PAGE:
Sitting in the middle booth, Jacob spread the six books across the table. Grinning sardonically, he moved the books around until he formed a large triangle. In the center of the triangle, he placed The New York Times. Momentarily, Jacob’s face glowed triumphantly and he wanted to announce that he was Jacob Aaron Cohen, the greatest living mystery writer. But instead, he reverently lifted The New York Times as if it contained the sacred scriptures and turned to the obituary column.
Jacob’s searching eyes darted across the page. He whispered: “No. Don’t know this one, and not that one, and not this one.” His mustang eyes galloped across the page until he found the name — her name. Mary Jane Ellen.
Yes! It was Mary Jane Ellen! The familiar name leaped off the page. Mary Jane Ellen loomed before him. Why? How? Mary Jane Ellen — a name among many names of the dead. And where did she live? “Oh, my God, it’s she!” Jacob cried out. “She’s dead! Really dead! Mary Jane Ellen of Gramercy Park — dead! Today, on publication day — she’s dead!”
On Wednesday, January 5, 1984, Bloody Mary was published, Mary Jane Ellen of Gramercy Park died, and Jacob Aaron Cohen’s nightmare began.
For two weeks, Jacob was afraid to write. Was he responsible in some way for the death of Mary Jane Ellen of Gramercy Park? Of course not, Jacob thought. It was a bizarre coincidence and nothing more.
Yet, on the other hand, there were incomprehensible forces, perhaps, operating in the universe. Although Jacob was a skeptic, he could not dismiss the possibility of supernatural powers. What should he do? In the midst of his existential crisis, he wrote another mystery.
Jacob wrote Murder on Ocean Parkway about a guy named Johnny O. Walker who was found dead on a bench on Ocean Parkway between Avenue M and Avenue N. Detective Joe MacDonald solved the crime. In the story, Johnny O. Walker’s address was 1221 Quentin Road.
Before writing the mystery, Jacob had checked the Brooklyn telephone book. There was no Johnny O. Walker living at 1221 Quentin Road or anywhere else in Brooklyn. And Jacob cried out: “Johnny O. Walker, whoever you are and wherever you live in real life, you’re safe!” But then he thought: What if the guy has an unlisted number?
Later, Jacob went to 1221 Quentin Road, rang the doorbell, and discovered there was no Johnny O. Walker living there. Afterwards, he mailed the manuscript to Ellery Queen’s Mystery Magazine.
On Wednesday, February 9, 1984, Jacob received a rejection slip from the magazine. “Well, at least Johnny O. Walker is safe,” Jacob announced defiantly. Then he sauntered off to the Kings Highway station, bought The New York Times, strolled into Dunkin’ Donuts, ordered a cup of coffee, and turned to the obituary column. His eyes swept down the page. And there it was! The name exploded in his face. Detective Joe MacDonald!
No it can’t be, he thought, his severed mind struggling to be sane. Of course, it was some mistake — an optical illusion, perhaps, or a misprint. Jacob put the paper down and drank his coffee. But the coffee cup was rattling and his heart was beating rapidly.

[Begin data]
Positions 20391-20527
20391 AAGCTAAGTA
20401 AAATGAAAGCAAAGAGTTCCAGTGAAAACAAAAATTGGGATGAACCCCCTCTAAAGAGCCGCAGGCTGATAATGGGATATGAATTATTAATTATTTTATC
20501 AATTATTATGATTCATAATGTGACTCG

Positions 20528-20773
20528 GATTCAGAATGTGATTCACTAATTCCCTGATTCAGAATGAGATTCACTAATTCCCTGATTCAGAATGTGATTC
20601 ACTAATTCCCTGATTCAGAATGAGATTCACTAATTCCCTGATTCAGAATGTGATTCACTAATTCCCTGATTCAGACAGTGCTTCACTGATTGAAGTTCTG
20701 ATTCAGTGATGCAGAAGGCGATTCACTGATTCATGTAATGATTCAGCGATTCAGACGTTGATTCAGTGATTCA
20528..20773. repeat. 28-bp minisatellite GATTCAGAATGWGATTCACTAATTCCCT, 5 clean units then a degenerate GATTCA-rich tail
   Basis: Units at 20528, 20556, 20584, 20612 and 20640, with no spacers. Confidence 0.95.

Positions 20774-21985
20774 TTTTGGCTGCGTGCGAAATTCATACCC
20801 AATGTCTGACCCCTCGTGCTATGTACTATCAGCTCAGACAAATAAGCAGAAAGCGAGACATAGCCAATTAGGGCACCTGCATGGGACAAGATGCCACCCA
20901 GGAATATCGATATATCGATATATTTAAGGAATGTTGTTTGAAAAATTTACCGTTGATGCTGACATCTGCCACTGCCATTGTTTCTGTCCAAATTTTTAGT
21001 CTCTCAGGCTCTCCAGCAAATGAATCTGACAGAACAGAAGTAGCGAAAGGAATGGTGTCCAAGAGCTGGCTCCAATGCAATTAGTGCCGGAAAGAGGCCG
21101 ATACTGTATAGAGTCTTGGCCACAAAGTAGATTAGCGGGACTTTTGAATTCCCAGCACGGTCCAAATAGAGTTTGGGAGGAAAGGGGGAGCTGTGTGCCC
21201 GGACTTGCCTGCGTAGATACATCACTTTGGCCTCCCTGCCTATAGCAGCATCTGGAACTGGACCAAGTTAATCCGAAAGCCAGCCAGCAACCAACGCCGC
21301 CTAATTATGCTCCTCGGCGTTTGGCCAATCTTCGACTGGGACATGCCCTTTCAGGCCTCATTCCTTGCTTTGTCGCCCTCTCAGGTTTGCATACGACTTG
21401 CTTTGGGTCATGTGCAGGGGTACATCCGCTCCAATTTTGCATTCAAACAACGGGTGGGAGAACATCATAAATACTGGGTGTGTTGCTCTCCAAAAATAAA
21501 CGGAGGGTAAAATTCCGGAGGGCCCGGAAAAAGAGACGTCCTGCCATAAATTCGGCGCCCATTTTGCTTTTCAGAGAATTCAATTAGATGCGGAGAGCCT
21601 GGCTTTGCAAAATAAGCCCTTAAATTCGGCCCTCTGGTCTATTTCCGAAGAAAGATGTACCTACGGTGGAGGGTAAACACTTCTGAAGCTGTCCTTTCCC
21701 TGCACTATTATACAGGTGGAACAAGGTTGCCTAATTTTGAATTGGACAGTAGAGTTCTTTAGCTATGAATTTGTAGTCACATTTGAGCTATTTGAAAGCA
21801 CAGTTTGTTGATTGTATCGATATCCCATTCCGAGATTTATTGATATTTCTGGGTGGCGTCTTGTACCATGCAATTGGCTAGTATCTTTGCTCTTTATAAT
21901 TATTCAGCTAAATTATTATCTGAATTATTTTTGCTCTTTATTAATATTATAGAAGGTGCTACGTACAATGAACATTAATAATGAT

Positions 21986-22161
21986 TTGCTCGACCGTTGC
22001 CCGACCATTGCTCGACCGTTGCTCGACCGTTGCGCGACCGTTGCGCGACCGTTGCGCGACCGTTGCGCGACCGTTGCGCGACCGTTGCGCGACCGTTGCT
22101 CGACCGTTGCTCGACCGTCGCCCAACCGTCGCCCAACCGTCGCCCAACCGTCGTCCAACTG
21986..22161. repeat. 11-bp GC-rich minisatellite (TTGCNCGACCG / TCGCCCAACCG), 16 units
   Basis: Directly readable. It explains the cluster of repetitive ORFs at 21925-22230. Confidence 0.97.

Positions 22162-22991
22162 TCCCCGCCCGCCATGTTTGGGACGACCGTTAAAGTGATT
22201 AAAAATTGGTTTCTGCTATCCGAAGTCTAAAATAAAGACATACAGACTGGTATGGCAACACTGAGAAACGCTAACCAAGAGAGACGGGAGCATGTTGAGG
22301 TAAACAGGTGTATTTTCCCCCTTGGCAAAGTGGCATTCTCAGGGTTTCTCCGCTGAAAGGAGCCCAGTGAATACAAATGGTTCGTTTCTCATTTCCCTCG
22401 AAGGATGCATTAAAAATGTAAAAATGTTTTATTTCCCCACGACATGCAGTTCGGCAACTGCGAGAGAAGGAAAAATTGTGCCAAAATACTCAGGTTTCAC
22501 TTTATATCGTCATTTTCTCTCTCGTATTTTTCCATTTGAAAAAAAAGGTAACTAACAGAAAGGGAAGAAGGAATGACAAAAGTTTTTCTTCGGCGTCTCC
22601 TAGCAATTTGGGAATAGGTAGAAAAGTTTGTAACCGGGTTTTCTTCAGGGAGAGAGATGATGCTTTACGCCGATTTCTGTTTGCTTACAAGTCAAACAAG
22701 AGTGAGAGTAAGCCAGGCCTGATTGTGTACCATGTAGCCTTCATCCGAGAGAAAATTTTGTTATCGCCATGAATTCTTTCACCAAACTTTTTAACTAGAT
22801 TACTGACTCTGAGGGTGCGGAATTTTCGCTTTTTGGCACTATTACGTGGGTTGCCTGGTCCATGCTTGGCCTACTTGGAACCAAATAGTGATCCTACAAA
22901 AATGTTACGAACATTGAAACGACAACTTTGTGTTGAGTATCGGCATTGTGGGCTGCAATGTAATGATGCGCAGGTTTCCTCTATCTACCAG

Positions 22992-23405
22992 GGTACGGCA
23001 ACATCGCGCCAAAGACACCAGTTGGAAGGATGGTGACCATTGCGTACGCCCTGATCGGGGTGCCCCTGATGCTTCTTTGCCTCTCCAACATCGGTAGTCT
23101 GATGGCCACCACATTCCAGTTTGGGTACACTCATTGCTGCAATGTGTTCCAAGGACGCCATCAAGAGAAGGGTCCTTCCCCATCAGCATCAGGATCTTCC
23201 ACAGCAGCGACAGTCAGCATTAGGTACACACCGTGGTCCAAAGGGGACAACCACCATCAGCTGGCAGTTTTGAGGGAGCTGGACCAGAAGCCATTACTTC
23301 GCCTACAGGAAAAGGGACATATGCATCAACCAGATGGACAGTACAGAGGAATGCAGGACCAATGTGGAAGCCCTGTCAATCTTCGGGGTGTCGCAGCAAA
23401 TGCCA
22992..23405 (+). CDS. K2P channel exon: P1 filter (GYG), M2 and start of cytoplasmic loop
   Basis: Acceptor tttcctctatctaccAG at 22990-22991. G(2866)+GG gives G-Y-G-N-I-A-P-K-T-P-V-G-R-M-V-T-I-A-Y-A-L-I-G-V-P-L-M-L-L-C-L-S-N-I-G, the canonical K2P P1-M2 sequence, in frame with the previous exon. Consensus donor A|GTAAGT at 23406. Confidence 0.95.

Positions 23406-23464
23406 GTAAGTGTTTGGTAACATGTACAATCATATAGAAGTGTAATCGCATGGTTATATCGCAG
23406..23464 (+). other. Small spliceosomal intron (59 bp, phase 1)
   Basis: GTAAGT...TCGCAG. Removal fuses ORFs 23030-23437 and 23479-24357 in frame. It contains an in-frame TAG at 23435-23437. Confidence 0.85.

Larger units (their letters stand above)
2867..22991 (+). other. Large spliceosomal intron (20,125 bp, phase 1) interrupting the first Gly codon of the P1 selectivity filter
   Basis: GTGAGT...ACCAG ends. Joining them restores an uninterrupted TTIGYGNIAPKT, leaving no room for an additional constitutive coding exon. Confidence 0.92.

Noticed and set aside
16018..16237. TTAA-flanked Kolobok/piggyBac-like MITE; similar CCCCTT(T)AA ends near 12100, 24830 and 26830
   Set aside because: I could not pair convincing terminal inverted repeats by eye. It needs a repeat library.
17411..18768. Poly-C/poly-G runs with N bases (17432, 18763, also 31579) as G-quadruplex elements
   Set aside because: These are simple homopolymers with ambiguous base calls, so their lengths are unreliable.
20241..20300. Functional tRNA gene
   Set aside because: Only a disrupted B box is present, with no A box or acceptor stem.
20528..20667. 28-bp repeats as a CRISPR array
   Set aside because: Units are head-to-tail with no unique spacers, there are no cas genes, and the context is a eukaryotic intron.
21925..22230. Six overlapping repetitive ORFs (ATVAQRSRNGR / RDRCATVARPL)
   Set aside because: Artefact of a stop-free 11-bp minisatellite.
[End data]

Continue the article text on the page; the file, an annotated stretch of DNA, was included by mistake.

Once more, he lifted the paper and turned to the obituary column. Slowly, he scrutinized the page. He read each name several times. He did not jump to any conclusions. Yet there it was! Detective Joe MacDonald! He studied the name — Detective Joe MacDonald. He reread the name — Detective Joe MacDonald.
He speculated, hypothesized, pondered and reread the name — Detective Joe MacDonald — Detective Joe MacDonald — Detective Joe MacDonald. Suddenly, Jacob’s massive body twitched violently as his trembling hands dropped the paper. Speaking to no one, he muttered: “Is this a cosmic joke?”
The following week, Jacob met Mrs. Redding on the 4th floor landing. Mrs. Redding complained that there had been another robbery in the building. Jacob listened perfunctorily, for he was obsessed with the supernatural.
Later, in the eldritch privacy of his apartment, he made a pact with himself: “From this moment on I will not be terrified. I will defy all frightening forces of the universe. I will conduct an experiment which will prove or disprove that there are supernatural forces operating in my life and mysteries.
“And to accomplish this task, I will write another mystery in which my detective is entirely fictitious and my victim real. In other words, if there are incomprehensible powers at work, I will kill two birds with one stone. I will prove the existence of the supernatural and I will kill one of my enemies. Now, whom shall I kill?”
Jacob Aaron Cohen made a list of his major enemies. The small list included the following six people: Samuel Cohen, his father; Rose Cohen, his stepmother; Valerie E. Diamond, his ex-mother-in-law; Jennifer L. Diamond, his ex-wife; Dr. Andrew F. Diamond, his ex-father-in-law; and Joseph A. Thomas, his former agent.
Samuel Cohen, his rejecting father, had condemned him to a life of failure. “You’ll never amount to nothin’,” the primitive pants salesman announced. “Just good in da books but nothin’ else. Never make it in da real world. Never!”
Copyright © 2007 by Mel Waldman